“They don’t recognize it as a problem… Even if it’s dysfunctional, it’s all they know. So for them, it’s OK.”
Shannon Massingale, Lakeview Center case manager
The bond of abuse: a twisted love
By Kaycee Lagarde
Those working on the front lines of child abuse cases have just about seen it all: children living in horrific conditions, sexually violated and abused, consistently neglected and in pain.
But what they don’t often see is children asking to be removed from their parents or abusive households, no matter how dire the circumstances.
To an outsider looking in, it may seem illogical for a child to willingly stay in a harmful situation once help is available, but experts say the relationship between abuser and victim — especially parent and child — is not easily broken.
Assistant State Attorney Anne Patterson, lead prosecutor at the Gulf Coast Kid’s House in Pensacola, a child advocacy center for abuse victims, said she encounters it often when prosecuting cases.
“Even though the children may be living under conditions that you or I might be appalled at, they still want to go back to mommy,” she said. “Or even if the parent has done corporal punishment that’s excessive, and the child has been injured, they still want to go back to mom or dad. That bond is very strong.”
In most cases, children are testifying against someone within their family circle, Patterson said, sometimes causing difficulties in prosecution.
“So there always is that relationship to factor in when determining the child’s ability to testify…” Patterson said. “It is amazing how few children, no matter how bad the abuse has been, who will say ‘I don’t want to go home.'”
Keith Ann Campbell, executive director at the Santa Rosa Kids’ House, Santa Rosa County’s child advocacy center, said she and her staff often face the same issue, which can hinder pursuing the case in court.
“I can’t even tell you the number of times when the child has rescinded their testimony and we’ve ended up not being able to prosecute because they don’t like what’s going on and they’re being removed from their uncle or whomever, and it really bothers them,” Campbell said. “Because they love (their abusers).”
Even if the abuse isn’t committed by a family member, Campbell said some abusers spend time “grooming” their victims, carefully building that bond before they ever commit their first act against the child — especially in cases of sexual abuse.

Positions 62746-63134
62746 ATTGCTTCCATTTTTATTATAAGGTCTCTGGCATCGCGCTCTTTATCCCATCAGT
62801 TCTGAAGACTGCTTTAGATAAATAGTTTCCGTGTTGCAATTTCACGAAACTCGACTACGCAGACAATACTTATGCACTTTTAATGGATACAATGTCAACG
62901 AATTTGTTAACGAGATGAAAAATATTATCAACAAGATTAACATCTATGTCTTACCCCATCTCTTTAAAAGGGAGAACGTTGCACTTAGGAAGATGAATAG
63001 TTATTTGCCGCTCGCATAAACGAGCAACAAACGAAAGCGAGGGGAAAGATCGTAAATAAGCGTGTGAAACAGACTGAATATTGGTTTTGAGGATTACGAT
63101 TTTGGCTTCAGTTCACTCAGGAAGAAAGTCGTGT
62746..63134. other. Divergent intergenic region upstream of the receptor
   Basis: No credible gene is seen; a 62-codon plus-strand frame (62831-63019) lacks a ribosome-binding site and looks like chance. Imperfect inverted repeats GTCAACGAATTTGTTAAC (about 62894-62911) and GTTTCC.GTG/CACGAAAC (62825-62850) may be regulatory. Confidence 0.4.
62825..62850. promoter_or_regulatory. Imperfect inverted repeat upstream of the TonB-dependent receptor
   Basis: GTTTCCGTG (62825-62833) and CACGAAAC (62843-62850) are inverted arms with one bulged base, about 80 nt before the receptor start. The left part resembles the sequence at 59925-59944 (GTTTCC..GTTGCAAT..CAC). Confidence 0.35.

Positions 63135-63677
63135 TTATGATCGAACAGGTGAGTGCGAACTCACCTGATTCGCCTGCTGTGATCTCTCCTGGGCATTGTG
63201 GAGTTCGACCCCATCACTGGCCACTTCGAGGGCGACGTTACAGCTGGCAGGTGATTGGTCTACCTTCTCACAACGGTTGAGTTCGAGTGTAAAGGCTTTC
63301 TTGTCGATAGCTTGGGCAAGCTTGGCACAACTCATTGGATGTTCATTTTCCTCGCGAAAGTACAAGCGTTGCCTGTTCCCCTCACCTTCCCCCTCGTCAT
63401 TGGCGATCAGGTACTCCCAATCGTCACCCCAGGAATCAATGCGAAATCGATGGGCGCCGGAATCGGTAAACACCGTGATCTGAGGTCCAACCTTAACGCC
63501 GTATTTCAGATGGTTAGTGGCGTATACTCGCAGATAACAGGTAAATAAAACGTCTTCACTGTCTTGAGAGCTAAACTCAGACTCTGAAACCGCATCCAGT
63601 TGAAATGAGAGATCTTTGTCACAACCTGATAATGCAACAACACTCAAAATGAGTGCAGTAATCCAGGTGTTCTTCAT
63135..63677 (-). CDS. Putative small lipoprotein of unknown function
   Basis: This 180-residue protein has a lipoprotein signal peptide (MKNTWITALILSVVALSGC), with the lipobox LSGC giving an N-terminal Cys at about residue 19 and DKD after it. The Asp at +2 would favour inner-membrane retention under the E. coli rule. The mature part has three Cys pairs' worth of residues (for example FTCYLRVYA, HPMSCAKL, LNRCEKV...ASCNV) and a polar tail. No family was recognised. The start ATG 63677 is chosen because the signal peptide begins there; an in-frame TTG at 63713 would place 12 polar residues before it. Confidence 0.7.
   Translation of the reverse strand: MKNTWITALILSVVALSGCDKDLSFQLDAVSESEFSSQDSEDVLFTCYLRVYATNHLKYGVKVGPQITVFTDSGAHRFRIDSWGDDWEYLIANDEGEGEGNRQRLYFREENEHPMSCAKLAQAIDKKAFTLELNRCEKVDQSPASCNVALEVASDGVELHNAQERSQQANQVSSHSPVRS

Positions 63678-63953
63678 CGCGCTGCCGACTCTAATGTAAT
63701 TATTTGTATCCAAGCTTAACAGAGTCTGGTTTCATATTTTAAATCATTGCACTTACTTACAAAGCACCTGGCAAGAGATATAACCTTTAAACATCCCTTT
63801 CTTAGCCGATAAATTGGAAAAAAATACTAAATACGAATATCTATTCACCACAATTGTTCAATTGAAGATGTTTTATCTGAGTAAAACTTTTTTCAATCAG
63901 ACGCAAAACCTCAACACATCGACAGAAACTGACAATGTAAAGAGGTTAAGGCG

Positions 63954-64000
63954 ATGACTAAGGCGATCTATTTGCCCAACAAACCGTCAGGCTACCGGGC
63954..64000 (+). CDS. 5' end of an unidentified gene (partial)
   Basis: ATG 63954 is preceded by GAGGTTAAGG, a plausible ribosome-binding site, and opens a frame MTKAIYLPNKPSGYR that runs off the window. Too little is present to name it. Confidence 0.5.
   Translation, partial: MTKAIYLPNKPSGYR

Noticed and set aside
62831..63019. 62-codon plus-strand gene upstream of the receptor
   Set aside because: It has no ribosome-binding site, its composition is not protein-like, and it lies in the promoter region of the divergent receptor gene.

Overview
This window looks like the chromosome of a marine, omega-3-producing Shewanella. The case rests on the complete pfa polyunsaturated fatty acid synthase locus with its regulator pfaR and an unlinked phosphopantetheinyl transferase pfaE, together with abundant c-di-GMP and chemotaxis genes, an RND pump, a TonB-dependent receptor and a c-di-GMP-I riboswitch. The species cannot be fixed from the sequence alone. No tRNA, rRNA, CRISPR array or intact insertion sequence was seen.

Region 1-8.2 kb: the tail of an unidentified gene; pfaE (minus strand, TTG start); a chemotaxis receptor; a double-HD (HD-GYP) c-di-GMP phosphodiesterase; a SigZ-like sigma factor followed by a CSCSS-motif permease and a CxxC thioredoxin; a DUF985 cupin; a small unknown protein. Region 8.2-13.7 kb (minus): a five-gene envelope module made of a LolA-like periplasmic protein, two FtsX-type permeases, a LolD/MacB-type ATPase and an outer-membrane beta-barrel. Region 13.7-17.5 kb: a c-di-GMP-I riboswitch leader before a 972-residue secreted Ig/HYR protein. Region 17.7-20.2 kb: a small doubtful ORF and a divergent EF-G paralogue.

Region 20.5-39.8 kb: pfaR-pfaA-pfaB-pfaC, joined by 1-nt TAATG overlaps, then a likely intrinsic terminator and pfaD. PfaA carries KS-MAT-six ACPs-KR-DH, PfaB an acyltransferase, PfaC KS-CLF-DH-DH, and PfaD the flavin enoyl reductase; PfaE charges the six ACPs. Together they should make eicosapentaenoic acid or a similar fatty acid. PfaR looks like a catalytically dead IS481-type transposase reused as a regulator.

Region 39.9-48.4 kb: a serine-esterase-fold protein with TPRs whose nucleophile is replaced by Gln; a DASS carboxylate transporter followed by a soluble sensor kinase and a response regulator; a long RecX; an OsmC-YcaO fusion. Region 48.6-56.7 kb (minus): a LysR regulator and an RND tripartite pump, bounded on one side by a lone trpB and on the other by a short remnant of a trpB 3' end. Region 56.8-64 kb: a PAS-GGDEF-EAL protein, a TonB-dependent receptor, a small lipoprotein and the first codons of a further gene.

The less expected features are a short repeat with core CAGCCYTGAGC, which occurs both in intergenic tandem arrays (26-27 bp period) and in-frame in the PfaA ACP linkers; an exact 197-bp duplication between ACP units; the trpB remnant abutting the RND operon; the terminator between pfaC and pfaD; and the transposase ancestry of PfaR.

According to the Center for Family Justice, about 90 percent of child sexual abuse victims know their attacker.
“They spend a lot of time building that trust with the child, making them comfortable, making them think they love them and care about them,” Campbell said. “So the child trusts them.”n, who will say ‘I don’t want to go home.'”
The bond can also be strengthened by a sense of comfort, even in horrific situations, said Shannon Massingale, who helps children and families as a case manager at Lakeview Center in Pensacola. This is especially true of children who were born and raised in abusive environments, Massingale said, driving home the importance of awareness and education.
“They don’t recognize it as a problem…” she said. “Even if it’s dysfunctional, it’s all they know. So for them, it’s OK.”
Early intervention through therapy and resources at centers like Lakeview, Gulf Coast Kid’s House and Santa Rosa Kids’ House can help shed light on the abuse, allowing children and families to begin to cope and recover.
“The best thing about a child advocacy center is that the child can get counseling and can be reassured that you didn’t do anything wrong, it’s going to be OK, you did the right thing by telling what was happening to you,” Patterson said. “And just keeping the family supported through the process.”
Gender at Kids House
Breakdown of Gulf Coast Kids House client demographic by gender.
- Female – 51%
- Male – 49%
VICTIMS NEXT DOOR: PART 3: THE CYCLE OF ABUSE
PENSACOLA News Journal